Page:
During times that feel (and are) particularly challenging, as has often been the case in the past couple of years, we are often left wondering how to continue to find hope, heal, and even thrive. One thought that usually comes to mind is the Japanese concept of kintsugi. “Kintsugi is the Japanese art of putting broken pottery pieces back together with gold — built on the idea that in embracing flaws and imperfections, you can create an even stronger, more beautiful piece of art.”
In the West, the concept of kintsugi is often paired with the phrase wabi sabi. Loosely translated, “wabi” is simplicity, whether elegant or rustic; “sabi” means the beauty of age and wear. While many academics have varying definitions of this phrase, they all often come back to a generalized concept of embracing that which is flawed, asymmetrical, unfinished, and imperfect. The etiology of these concepts trace back prior to the 14th century, when the phrases began to take a more “positive” feeling of noting the beauty in the imperfect and unfinished. For Richard Powell, “Wabi-sabi nurtures all that is authentic by acknowledging three simple realities: nothing lasts, nothing is finished, and nothing is perfect.”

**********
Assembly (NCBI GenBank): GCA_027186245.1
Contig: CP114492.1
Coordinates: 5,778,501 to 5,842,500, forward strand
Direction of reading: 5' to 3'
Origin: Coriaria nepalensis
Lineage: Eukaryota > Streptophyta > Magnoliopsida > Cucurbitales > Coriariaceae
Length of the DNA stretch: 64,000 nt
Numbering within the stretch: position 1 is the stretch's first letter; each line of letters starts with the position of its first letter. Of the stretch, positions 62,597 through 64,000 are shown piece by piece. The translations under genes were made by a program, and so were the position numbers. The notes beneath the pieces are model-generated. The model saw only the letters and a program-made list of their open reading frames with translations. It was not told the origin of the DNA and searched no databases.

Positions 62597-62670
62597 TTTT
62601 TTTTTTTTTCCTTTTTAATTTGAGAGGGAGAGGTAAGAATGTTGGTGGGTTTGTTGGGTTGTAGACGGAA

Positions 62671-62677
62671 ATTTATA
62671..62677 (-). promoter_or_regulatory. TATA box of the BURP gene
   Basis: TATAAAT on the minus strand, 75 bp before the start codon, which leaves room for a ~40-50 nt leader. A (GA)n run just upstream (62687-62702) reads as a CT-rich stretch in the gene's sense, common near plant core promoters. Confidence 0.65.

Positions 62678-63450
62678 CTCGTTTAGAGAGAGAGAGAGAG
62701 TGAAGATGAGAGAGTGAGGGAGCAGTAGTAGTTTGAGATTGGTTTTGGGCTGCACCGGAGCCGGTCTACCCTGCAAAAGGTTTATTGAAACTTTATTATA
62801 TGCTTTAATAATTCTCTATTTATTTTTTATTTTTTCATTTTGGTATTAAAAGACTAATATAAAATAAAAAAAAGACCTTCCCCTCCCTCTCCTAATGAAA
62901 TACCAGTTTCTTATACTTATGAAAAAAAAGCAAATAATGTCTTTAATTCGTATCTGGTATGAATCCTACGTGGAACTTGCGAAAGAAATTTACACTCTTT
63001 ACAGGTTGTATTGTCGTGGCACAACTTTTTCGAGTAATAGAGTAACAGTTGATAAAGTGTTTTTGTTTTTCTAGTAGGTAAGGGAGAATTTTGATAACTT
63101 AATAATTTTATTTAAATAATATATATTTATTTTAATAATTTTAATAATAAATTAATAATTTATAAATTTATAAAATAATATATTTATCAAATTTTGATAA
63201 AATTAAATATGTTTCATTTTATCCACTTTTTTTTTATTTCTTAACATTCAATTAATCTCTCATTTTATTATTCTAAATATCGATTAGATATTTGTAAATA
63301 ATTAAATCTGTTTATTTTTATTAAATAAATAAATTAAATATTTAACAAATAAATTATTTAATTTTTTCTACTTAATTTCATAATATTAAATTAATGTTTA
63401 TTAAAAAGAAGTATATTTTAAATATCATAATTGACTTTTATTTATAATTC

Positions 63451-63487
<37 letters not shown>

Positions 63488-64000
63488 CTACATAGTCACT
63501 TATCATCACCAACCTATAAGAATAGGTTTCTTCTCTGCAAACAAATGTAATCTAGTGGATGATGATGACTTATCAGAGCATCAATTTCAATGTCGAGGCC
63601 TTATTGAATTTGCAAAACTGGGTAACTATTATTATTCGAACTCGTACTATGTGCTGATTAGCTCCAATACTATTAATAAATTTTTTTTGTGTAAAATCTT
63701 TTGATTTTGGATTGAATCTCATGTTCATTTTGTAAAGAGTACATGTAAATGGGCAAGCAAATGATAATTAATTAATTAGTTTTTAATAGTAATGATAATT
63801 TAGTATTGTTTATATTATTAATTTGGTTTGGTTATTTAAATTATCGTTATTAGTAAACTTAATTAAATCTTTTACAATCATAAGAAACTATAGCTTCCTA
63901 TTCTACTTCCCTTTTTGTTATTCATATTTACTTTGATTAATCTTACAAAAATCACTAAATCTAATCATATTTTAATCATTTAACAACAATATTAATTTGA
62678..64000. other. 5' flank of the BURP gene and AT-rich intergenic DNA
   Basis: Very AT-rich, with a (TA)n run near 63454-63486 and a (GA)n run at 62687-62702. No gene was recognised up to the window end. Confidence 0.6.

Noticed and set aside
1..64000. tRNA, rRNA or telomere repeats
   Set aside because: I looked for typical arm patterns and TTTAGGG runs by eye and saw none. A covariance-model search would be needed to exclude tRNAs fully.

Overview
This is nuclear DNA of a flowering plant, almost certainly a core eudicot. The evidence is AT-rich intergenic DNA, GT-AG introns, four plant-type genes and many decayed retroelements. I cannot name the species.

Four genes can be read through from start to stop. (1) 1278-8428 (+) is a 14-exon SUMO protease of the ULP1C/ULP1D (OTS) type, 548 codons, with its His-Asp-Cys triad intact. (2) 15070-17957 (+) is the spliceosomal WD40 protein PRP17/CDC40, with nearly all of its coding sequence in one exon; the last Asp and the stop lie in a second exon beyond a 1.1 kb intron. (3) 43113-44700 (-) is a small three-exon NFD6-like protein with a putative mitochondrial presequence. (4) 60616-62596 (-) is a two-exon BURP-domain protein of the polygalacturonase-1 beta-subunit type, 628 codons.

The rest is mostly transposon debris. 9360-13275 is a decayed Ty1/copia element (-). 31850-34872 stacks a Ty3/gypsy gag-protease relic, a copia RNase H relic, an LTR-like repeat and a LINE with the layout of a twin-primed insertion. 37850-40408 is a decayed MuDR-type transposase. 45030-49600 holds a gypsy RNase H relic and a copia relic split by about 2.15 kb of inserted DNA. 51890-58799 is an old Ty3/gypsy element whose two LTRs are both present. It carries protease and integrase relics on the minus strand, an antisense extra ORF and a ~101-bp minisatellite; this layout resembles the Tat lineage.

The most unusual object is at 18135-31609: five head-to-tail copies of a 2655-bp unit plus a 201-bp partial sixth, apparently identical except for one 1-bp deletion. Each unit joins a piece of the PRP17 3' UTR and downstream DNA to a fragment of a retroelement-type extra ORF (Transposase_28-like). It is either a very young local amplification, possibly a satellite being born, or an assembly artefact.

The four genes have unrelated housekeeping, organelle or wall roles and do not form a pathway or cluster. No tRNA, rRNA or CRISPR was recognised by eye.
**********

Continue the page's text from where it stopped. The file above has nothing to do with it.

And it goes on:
One can do a very deep research dive on kintsugi and wabi sabi and find some beautiful ceramics, theories, research, books, quotes, and so much more. As many of us tend to do, you can easily start your reading on Wikipedia, and take off from there, should you be so inclined. If you desire no further research or reading, simply imagine yourself as a ceramic pot with a few cracks and breaks, assembled back together with gold, with light shining through. That unfinished, asymmetrical, lopsided, beautiful piece of art work is you, and it can always be repaired when, inevitably, it has a tiny (or large) crack. That, surely, is an endless source of hope.
Copyright © 2022 Melissa A. Frey, LCSW. All rights reserved.